We've all received unwanted phone calls. From friends, family … maybe even your boss (thank goodness, for Caller ID, right?)
Telemarketers have certainly earned a reputation for interrupting us, but we can block many of those calls with the national Do-Not-Call registry.
But since it’s election season, the likely culprit of annoyance is a political candidate, a third party interest group, or maybe a media outlet conducting a poll. The point is, polls are everywhere.
The only groups who are exempt from the Do-Not-Call law are recognized charities, public opinion groups and political campaigns.
Polling companies like Public Policy Polling in Raleigh are working at a frenetic pace. The director there says his firm conducts about 50 polls a month. Now it’s about 300.
Pollsters are even calling our newsroom. Here’s one we received from President Obama’s campaign:
CALL: “For statistical purposes only, please enter your gender. Press one if you are a man and two if you are a woman. Paid for by 'Obama for America' 312 ... "
So with so many political polls, we wanted to know if people are suffering from polling fatigue. And if so, does that affect the accuracy of polls?
For Adrian Gomez of Charlotte, the answers are yes and yes. He says he received five calls in three days on his cell phone.
“I did the first three (polls). I did not answer honestly for the last two," says Gomez, a technology manager for Bank of America.
Not only did he get tired of the calls, but he says some of the questions seemed biased. So he decided to have fun with it.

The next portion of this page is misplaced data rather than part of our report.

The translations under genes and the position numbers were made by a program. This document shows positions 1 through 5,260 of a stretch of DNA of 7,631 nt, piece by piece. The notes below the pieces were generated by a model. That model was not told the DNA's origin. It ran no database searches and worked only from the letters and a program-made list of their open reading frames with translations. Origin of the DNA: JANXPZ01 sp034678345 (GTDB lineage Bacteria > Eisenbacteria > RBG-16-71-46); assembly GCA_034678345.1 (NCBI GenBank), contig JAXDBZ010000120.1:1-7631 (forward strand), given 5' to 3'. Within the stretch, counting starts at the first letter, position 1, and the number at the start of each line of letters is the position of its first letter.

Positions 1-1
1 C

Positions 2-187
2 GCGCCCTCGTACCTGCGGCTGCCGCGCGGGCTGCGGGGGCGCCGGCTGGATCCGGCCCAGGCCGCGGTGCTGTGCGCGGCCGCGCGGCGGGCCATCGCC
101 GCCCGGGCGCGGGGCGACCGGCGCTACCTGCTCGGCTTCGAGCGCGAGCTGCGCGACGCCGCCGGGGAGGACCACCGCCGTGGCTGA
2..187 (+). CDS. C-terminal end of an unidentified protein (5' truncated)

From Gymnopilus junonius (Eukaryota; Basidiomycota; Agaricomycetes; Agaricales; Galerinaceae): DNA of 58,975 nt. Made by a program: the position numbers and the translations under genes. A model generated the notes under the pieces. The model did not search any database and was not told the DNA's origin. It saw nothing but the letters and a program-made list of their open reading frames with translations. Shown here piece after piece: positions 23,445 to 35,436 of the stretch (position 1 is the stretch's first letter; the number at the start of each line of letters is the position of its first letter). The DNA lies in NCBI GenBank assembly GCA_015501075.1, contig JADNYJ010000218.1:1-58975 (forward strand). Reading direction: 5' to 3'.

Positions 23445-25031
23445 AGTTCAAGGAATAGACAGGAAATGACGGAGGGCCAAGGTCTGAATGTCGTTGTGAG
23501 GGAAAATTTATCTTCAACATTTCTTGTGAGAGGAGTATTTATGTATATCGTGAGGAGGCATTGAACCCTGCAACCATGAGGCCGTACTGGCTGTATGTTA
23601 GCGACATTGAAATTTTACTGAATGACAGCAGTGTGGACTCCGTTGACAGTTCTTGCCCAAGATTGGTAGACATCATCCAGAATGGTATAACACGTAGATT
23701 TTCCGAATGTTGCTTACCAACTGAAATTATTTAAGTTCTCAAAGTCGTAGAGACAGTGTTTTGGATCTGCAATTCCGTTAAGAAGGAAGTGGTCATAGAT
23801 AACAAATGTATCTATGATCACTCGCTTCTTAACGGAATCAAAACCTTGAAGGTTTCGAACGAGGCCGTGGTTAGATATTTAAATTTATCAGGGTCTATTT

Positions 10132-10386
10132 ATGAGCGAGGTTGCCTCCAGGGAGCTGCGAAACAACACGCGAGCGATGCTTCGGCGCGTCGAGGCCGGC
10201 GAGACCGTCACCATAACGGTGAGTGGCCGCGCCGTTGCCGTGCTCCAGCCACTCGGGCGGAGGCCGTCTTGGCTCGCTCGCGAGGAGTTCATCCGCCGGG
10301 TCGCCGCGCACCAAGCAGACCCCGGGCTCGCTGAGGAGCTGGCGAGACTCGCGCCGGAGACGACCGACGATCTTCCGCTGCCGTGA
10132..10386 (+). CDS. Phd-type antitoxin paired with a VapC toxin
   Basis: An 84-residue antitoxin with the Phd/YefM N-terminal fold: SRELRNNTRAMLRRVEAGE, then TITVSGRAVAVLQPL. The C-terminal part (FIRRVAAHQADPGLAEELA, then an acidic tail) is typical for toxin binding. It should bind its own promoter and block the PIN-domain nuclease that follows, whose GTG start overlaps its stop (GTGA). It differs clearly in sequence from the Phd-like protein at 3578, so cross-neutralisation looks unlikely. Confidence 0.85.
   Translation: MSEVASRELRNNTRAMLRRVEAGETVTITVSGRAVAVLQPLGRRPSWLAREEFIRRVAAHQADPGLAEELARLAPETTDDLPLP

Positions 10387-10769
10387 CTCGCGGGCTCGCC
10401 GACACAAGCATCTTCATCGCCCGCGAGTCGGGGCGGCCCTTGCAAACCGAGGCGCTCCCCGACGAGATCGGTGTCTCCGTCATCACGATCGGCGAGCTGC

“I’m a Hispanic and I said that I’m white. I said that I was a Republican and that I was voting for Obama and I said that I was 55, instead of 40. And for the NRA I said that I owned guns, which I don’t own any of them.”
Gomez is a rarity in that he actually responded, says Tom Jensen. He’s the director of Public Policy Polling. He says the response rate is down to about 10 percent. Thirty years ago, it was closer to 40 percent. Of course, that was before caller ID and widespread use of voice mail that make it easy to screen calls. The fewer responses there are, the more calls you have to make. So to reach 500 people, you need to make 5,000 calls.
“Women are much more likely to answer polls than men, older people are much more likely to answer polls than younger people and Caucasians are much more likely to answer polls than minorities," Jensen says. "So if you sort of just do your poll, you’re going to end up with a lot of older white women.”
So pollsters assign different values to different groups.
“For instance, if you’re doing a poll of North Carolina where 22 percent of the population roughly is black and only 13 percent of your poll respondents are black, you have to weigh that data so that those interviews from African-Americans have a larger value to them and then inversely make it so that the interviews from white people have a lower value to them. And this is really a lot of what I think is determining whether polls are accurate or not, is how well weighted they are,” Jensen says.
The Civitas Institute, which bills itself as “North Carolina’s conservative voice," also comissions a lot of polls. The group’s president, Francis De Luca, says his pollsters can figure out abnormalities in respondents’ answers – at least in the long run.
“One of the beauties of a group like us that does polling all the time, we can track what we’re doing," De Luca says.
Pollsters count on people like Matt Menees of Rowan County. Menees says he always picks up the phone and honestly answers every question. He also feels sorry for polling firm workers who call him.
“People hang up on them all day," Menees says. "Why do I have to contribute to that?”
Since Labor Day, Menees says he’s been receiving one to two calls a day from political pollsters. They usually start at lunchtime.
But guess who’s never been polled? Tom Jensen of Public Policy Polling.
"One big reason for that is that I only have a cell phone and a lot of pollsters don’t call people who only have cell phones. So I’m a pollster who has never been polled,” Jensen says.
But he does have plenty of journalists calling him, eager to report the results of his polls.